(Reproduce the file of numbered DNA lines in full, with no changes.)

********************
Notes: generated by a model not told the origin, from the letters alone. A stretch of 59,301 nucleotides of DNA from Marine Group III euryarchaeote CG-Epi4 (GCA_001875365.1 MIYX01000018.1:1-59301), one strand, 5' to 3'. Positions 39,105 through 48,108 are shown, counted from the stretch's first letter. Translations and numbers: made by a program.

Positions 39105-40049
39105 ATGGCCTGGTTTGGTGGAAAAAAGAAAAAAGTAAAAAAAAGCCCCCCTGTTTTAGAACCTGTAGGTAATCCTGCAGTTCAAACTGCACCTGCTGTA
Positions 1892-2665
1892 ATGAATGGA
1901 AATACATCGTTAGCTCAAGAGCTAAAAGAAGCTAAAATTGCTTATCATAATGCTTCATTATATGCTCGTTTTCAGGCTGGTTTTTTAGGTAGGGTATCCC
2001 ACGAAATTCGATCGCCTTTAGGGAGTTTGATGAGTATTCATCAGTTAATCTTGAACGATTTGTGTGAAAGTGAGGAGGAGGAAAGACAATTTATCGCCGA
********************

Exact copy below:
Notes: generated by a model not told the origin, from the letters alone. A stretch of 59,301 nucleotides of DNA from Marine Group III euryarchaeote CG-Epi4 (GCA_001875365.1 MIYX01000018.1:1-59301), one strand, 5' to 3'. Positions 39,105 through 48,108 are shown, counted from the stretch's first letter. Translations and numbers: made by a program.

Positions 39105-40049
39105 ATGGCCTGGTTTGGTGGAAAAAAGAAAAAAGTAAAAAAAAGCCCCCCTGTTTTAGAACCTGTAGGTAATCCTGCAGTTCAAACTGCACCTGCTGTA
Positions 1892-2665
1892 ATGAATGGA
1901 AATACATCGTTAGCTCAAGAGCTAAAAGAAGCTAAAATTGCTTATCATAATGCTTCATTATATGCTCGTTTTCAGGCTGGTTTTTTAGGTAGGGTATCCC
2001 ACGAAATTCGATCGCCTTTAGGGAGTTTGATGAGTATTCATCAGTTAATCTTGAACGATTTGTGTGAAAGTGAGGAGGAGGAAAGACAATTTATCGCCGA